The Germanic monster Krampus is most often depicted as a goat-legged devil with long, curved horns. The origin of Krampus is a bit murky, but some scholars believe he is a pre-Christian pagan character and the son of Hel, the Germanic goddess of the underworld. This holiday monster is the antithesis of good Saint Nicholas--whose reported behavior during the holidays is itself based on stories of the Germanic god Odin's wild Yuletide rides. While Saint Nick brings presents to well-behaved boys and girls, Krampus beats bad children with birch sticks before throwing them into his basket and carrying them off to his lair in the underworld.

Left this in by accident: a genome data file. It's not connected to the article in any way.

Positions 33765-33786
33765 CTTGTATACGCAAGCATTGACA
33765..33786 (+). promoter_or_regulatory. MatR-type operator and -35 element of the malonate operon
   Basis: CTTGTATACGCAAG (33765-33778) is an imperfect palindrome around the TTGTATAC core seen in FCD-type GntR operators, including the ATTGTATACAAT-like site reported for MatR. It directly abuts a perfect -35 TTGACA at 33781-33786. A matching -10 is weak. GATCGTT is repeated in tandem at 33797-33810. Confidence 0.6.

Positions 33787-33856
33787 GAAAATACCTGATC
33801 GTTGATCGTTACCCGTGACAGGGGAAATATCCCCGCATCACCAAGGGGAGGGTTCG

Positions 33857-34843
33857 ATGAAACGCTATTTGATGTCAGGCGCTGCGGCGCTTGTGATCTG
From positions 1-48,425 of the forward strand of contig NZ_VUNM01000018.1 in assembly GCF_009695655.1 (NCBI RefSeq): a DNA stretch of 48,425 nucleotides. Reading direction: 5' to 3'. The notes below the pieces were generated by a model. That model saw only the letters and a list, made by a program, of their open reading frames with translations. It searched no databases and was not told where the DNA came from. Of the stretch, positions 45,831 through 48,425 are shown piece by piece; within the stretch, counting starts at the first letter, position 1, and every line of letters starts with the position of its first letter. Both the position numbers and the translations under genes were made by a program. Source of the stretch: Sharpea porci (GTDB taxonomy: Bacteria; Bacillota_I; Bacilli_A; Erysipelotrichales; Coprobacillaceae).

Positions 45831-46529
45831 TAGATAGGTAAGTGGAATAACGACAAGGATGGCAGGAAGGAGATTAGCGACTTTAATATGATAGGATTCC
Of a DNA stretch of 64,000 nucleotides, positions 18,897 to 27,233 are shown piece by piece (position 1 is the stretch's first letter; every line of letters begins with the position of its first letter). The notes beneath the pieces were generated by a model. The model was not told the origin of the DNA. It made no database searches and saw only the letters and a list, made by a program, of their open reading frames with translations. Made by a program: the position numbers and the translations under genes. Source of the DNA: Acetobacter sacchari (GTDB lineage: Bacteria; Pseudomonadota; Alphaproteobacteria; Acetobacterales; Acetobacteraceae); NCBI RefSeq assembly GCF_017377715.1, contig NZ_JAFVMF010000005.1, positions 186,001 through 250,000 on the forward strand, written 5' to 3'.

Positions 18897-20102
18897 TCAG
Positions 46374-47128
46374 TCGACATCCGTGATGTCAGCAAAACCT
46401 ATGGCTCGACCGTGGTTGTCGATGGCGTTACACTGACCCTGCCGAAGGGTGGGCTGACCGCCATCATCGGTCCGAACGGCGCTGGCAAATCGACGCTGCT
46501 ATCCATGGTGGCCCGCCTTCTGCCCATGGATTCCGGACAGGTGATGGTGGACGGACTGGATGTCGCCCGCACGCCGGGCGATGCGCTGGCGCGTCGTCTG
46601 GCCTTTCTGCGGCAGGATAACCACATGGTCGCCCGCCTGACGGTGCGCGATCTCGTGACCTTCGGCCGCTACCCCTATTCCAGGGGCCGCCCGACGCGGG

Like many preexisting pagan beliefs, Krampus was integrated into the Christian celebration of Christmas; although for years the Catholic Church attempted to suppress his inclusion as a form of demon worship. Despite the church's best efforts, celebrations involving Krampus made a resurgence at the end of the 20th century. Krampusnacht is traditionally held on December 5th, the evening prior to the Feast of Saint Nicholas, and features adults that dress as the demonic figure and parade through the streets--a tradition now held in a number of major cities across the western world.